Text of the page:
“The salt and fat content in many products are more than three times the WHO SEAR (South-East Asian Region) Nutrient Profile Model (NPM) norms. One of the core issues in getting the healthier variety to the market includes a lack of policy support for the healthier version,” the report states.

Speaking in Happiest Health’s video series ‘The Why Axis’, Dr Anura Kurpad, professor, department of physiology, St John’s Medical College Hospital, Bangalore, said, “While some people with diabetes avoid sugar, they turn to food items that are salty. If you are eating a lot of chips or salty snacks that are made from starch and thinking you are protecting yourself from diabetes, you are wrong.”

4. Chocolate and sugar confectionery

When it comes to chocolates and sugar confectionaries, sweet biscuits had the largest market shares, both in terms of retail sales value and volume. The report points out that sweet biscuits can harm your health, as they are often consumed as an impulse snack (especially by children) and have a long shelf life.

“It is important to focus on sweet biscuits subcategory for policymaking. This is because it is mostly consumed by children, is affordable and there has also been an increase in marketing of such food as being healthier products,” the report states. Ice cream and frozen desserts along with cakes and pastries had the most sales after sweet biscuits.

5. Beverages (with and without sugar)

According to the WHO report, carbonated beverages and colas experienced a massive dip in their market share, while flavored milk and juice products registered the highest market growth. Going by the retail volume in 2021 alone, squash concentrates dominated beverage sales, accounting for 77 percent of the market.

“Most of these foods contain chemical ingredients and preservatives, which can cause health concerns in the long run. They can also cause complications that could indirectly lead to cancer,” says Dr Sayan Paul, senior consultant, radiation oncology, Apollo Cancer Center, Kolkata.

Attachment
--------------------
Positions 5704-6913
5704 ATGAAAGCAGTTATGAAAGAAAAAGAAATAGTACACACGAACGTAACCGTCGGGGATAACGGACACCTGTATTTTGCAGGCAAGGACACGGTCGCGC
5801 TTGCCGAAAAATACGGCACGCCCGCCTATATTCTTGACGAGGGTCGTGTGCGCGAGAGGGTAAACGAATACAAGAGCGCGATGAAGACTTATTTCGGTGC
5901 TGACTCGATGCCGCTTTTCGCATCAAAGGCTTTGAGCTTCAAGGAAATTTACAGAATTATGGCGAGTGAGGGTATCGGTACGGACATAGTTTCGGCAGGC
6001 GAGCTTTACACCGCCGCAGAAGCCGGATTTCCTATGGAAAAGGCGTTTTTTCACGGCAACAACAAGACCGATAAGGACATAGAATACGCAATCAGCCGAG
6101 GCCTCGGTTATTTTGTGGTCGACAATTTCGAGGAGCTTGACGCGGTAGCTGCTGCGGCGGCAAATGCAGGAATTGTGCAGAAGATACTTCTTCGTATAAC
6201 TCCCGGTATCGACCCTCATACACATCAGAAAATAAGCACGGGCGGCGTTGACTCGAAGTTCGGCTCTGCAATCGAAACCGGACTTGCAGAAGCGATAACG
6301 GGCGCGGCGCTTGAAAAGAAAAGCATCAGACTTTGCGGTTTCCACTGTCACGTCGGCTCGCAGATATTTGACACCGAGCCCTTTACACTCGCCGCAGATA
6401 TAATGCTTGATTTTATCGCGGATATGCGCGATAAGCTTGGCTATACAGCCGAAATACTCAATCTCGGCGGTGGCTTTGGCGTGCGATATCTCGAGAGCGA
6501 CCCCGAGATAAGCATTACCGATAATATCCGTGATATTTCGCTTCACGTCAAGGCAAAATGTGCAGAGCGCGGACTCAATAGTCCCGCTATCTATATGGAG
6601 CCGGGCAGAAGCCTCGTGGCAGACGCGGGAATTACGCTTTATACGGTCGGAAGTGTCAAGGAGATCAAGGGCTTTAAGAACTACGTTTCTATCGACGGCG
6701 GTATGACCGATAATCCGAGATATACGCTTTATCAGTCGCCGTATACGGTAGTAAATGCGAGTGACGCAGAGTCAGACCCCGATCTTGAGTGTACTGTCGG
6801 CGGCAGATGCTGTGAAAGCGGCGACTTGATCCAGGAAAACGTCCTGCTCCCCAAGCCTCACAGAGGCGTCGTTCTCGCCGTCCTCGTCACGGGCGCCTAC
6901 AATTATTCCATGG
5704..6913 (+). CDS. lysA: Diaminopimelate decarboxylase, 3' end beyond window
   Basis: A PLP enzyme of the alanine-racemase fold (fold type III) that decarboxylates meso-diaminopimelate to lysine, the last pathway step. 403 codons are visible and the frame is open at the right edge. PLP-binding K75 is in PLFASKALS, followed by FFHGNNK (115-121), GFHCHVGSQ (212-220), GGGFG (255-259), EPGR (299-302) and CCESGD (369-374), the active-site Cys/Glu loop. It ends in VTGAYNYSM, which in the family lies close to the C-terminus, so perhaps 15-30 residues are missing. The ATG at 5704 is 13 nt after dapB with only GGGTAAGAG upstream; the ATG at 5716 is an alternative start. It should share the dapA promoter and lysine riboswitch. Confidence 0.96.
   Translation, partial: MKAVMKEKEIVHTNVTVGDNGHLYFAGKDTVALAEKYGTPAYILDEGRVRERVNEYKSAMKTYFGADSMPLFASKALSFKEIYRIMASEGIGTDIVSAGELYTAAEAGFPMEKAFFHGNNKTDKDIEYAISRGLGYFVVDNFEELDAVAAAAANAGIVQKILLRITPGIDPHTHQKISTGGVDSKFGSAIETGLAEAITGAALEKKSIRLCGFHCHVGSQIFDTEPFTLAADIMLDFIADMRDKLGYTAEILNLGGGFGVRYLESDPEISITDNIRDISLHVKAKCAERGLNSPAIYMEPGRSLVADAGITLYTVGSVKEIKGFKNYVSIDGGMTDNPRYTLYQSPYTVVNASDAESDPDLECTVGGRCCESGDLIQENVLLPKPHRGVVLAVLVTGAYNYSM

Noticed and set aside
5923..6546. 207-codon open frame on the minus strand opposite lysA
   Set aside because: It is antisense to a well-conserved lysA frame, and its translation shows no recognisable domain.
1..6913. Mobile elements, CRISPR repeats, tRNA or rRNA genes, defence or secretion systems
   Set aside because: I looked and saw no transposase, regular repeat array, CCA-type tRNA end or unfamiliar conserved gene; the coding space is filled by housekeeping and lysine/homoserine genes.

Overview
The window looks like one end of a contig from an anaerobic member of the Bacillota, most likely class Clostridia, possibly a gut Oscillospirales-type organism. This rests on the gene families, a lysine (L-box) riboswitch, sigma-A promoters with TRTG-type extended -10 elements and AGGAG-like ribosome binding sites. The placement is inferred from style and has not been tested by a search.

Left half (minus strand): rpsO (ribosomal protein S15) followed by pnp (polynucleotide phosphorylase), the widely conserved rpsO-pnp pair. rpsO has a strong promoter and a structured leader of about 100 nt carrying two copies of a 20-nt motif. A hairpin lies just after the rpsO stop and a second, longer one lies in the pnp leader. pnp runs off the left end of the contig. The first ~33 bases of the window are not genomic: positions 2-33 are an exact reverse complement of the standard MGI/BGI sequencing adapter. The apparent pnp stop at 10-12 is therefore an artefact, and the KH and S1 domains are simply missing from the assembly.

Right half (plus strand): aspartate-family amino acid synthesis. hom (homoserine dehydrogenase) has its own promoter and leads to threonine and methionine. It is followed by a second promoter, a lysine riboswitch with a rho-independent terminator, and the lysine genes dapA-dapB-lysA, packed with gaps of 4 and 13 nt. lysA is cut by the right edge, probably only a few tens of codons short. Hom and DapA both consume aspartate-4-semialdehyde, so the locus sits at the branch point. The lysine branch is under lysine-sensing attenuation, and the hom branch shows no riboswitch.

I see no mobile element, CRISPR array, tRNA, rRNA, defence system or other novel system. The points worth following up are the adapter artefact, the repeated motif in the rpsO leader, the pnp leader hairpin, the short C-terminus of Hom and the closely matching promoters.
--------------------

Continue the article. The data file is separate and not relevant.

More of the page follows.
The report also suggests that while the pandemic caused a shift from colas and carbonated drinks to juices and flavored milk, these products still contain large amounts of sugar and might not be a healthy option. The WHO also recently classified aspartame, a popular artificial sweetener used in sugar-free beverages, as a possible carcinogen.

Dr Banshi Saboo, diabetologist and chair-elect (South Asia), International Diabetes Federation (IDF), emphasizes the need for implementing strong regulatory measures, as UPF consumption (including sugar-rich beverages) is on the rise among people from all socio-economic backgrounds and age groups in the country. As of now, India has at least 101 million people with diabetes, with another 136 million estimated to be living with pre-diabetes.

Share Your Experience/Comments

Leave a Reply

Your email address will not be published. Required fields are marked *






Opt-in To Our Daily Newsletter

* Please check your Spam folder for the Opt-in confirmation mail

Opt-in To Our
Daily Newsletter

We use cookies to customize your user experience, view our policy here

Your feedback has been submitted successfully.

The Happiest Health team will reach out to you at the earliest